Eighty-eight human trafficking suspects will be brought before a Bangkok court today following a sweeping investigation into gangs that fuel the illegal trade.
The probe, which was triggered by the discovery of mass graves on the Thai-Malaysian border in May that later snowballed into a regional migration crisis, implicates several senior officials, including a three-star general in the Thai army.
All will be charged with human trafficking and transnational crime, said lead police investigator Paween Pongsiri. Three other individuals linked to the case will be charged at a later date.
But Major-General Paween caused a stir when he resigned during the weekend, saying that his recent transfer to the southern border provinces would expose him to violence from the network of traffickers that operates there.
"Those involved in human trafficking are powerful," he told The Straits Times over the phone from a location he wanted to keep secret. "I can't identify who they are… but many of them are still out there and doing business as usual."
His allegations have cast doubt over the ruling Thai junta's assertions that it has made significant progress against human trafficking. The kingdom, which was given the lowest possible rating in the latest US Trafficking in Persons report in July, has been trying to stave off possible sanctions that might come with the black mark.
Human smugglers as well as traffickers routinely use Thailand as a transit point because of its relatively porous borders and strategic location as a travel hub.
Just before the Thai crackdown in May, thousands of Muslim Rohingya fleeing dire conditions in Myanmar, as well as economic migrants from Bangladesh, made the boat journey south to Malaysia when maritime conditions were favourable at the end of each year.
But many fell into the hands of traffickers, who held them in remote jungle camps on the Thai-Malaysian border and tortured them until their relatives sent money for their onward passage to Malaysia. Those who subsequently died were buried in unmarked graves in the jungle.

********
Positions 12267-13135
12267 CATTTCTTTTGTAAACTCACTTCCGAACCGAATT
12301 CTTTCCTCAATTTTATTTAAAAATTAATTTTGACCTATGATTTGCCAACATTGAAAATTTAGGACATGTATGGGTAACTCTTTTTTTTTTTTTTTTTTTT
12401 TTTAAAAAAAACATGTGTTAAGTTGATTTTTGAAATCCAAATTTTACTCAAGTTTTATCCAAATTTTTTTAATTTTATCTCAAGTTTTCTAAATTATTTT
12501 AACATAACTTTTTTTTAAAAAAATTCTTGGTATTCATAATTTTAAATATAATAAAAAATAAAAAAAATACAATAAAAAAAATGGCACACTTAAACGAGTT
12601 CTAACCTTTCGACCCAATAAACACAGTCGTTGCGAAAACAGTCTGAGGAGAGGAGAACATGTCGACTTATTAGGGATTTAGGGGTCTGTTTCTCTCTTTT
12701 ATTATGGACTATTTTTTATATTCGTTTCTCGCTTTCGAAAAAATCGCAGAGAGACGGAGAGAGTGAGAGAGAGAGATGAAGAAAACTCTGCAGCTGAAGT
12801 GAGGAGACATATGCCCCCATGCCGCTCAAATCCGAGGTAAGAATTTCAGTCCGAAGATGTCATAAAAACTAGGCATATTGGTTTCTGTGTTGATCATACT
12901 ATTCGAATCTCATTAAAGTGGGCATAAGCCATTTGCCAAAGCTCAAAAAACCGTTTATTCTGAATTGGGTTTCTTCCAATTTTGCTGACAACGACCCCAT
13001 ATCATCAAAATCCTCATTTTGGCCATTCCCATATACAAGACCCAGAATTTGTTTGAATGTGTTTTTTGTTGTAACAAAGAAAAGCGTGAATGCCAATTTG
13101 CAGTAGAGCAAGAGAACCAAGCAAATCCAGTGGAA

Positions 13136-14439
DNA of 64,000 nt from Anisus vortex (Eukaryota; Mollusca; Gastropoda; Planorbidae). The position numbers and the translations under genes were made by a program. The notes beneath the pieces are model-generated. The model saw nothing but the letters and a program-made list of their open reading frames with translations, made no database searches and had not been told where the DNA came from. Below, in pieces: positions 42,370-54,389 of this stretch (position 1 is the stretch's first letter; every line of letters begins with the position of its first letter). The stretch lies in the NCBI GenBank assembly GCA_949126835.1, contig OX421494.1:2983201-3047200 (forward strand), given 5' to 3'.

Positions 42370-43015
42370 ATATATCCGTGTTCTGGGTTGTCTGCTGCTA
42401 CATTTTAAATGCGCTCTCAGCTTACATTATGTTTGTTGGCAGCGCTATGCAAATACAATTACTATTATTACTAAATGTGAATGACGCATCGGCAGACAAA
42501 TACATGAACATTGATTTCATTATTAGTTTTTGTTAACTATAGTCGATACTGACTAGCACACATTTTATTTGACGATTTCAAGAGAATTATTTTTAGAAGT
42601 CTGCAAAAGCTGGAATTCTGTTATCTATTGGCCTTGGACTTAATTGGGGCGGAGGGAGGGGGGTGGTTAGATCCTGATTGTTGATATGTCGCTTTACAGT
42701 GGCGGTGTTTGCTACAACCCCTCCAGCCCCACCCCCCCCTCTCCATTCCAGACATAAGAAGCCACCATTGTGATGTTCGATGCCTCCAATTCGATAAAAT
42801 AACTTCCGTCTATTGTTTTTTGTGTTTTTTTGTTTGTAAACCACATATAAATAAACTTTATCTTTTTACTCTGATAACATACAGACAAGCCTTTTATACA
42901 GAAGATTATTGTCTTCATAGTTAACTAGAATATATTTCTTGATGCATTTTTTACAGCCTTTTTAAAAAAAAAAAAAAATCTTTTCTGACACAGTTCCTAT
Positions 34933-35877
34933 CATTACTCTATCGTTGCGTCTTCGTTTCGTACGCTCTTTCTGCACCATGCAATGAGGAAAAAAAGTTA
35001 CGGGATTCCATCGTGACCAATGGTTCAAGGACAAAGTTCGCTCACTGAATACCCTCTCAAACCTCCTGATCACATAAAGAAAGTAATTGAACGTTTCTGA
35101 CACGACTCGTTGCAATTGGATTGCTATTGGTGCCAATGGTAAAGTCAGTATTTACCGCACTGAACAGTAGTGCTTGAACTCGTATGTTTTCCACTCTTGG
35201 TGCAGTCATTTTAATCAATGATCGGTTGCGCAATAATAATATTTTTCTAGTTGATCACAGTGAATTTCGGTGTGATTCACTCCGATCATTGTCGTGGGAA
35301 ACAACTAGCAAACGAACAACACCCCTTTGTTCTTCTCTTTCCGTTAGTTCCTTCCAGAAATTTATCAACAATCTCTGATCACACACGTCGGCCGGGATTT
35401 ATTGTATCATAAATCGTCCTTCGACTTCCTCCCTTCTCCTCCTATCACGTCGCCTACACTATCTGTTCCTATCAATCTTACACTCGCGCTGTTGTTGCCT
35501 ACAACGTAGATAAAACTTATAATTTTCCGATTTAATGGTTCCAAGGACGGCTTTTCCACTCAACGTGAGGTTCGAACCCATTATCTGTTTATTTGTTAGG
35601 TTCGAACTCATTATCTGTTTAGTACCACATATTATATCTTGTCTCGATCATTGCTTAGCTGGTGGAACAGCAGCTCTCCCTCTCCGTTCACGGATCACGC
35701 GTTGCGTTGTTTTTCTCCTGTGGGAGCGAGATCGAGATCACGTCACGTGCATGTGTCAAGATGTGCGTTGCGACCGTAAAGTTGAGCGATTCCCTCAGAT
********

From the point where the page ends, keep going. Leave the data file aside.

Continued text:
The Thai government crackdown, however, sparked panic among traffickers who abandoned the migrants at sea. The Thai, Malaysian and Indonesian governments took turns repelling these boats from their shores until an agreement was reached in late May to allow them temporary stay in Malaysia and Indonesia.
Thai police subsequently issued more than 150 arrest warrants for individuals allegedly linked to the southern Thailand trafficking network, including five military officers. Among the most high-profile suspects were army Lieutenant- General Manas Kongpan and four police officers. Their trial will begin after evidence is examined by the court this week.
Police Maj-Gen Paween told The Straits Times that his 80-man investigation team, which has since been disbanded, is in low spirits because none of its members was promoted in the recent exercise. They had worked without break for five months and received threats to their safety.
"I can't do anything to protect myself and my men," he lamented.
When asked to respond, national police chief Chaktip Chaijinda said Mr Paween could have asked for protection instead of resigning. "This is a shame, Paween is someone with knowledge," he was quoted by Reuters as saying.
Meanwhile, human rights activists monitoring the seaborne movement of Rohingya and Bangladeshi migrants say this "sailing season" has been quiet so far, though it is unclear if the drop in departures was a result of human smugglers trying to evade attention by changing their routes and tactics.
Ms Chris Lewa, who runs the Arakan Project, a research and advocacy group, said many are "going directly to Malaysia and skipping Thailand".